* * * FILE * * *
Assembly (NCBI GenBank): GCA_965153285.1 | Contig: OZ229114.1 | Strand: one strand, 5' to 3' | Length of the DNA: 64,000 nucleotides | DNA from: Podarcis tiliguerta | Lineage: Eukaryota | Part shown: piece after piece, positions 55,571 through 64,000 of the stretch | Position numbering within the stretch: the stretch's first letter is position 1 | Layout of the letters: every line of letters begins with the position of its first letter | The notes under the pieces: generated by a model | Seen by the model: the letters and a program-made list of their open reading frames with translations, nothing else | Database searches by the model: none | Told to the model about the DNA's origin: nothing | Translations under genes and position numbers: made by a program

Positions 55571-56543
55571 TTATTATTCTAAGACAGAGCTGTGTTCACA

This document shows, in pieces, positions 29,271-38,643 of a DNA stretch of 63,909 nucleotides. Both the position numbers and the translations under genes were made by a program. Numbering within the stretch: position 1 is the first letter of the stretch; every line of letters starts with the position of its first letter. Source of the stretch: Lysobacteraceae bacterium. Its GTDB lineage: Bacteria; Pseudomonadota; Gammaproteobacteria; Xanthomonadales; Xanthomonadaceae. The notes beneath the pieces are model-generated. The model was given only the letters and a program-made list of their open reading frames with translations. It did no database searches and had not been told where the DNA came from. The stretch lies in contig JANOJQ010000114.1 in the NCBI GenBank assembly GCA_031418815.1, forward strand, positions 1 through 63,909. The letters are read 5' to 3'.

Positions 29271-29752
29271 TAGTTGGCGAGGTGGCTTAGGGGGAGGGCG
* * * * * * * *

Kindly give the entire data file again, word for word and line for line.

Assembly (NCBI GenBank): GCA_965153285.1 | Contig: OZ229114.1 | Strand: one strand, 5' to 3' | Length of the DNA: 64,000 nucleotides | DNA from: Podarcis tiliguerta | Lineage: Eukaryota | Part shown: piece after piece, positions 55,571 through 64,000 of the stretch | Position numbering within the stretch: the stretch's first letter is position 1 | Layout of the letters: every line of letters begins with the position of its first letter | The notes under the pieces: generated by a model | Seen by the model: the letters and a program-made list of their open reading frames with translations, nothing else | Database searches by the model: none | Told to the model about the DNA's origin: nothing | Translations under genes and position numbers: made by a program

Positions 55571-56543
55571 TTATTATTCTAAGACAGAGCTGTGTTCACA

This document shows, in pieces, positions 29,271-38,643 of a DNA stretch of 63,909 nucleotides. Both the position numbers and the translations under genes were made by a program. Numbering within the stretch: position 1 is the first letter of the stretch; every line of letters starts with the position of its first letter. Source of the stretch: Lysobacteraceae bacterium. Its GTDB lineage: Bacteria; Pseudomonadota; Gammaproteobacteria; Xanthomonadales; Xanthomonadaceae. The notes beneath the pieces are model-generated. The model was given only the letters and a program-made list of their open reading frames with translations. It did no database searches and had not been told where the DNA came from. The stretch lies in contig JANOJQ010000114.1 in the NCBI GenBank assembly GCA_031418815.1, forward strand, positions 1 through 63,909. The letters are read 5' to 3'.

Positions 29271-29752
29271 TAGTTGGCGAGGTGGCTTAGGGGGAGGGCG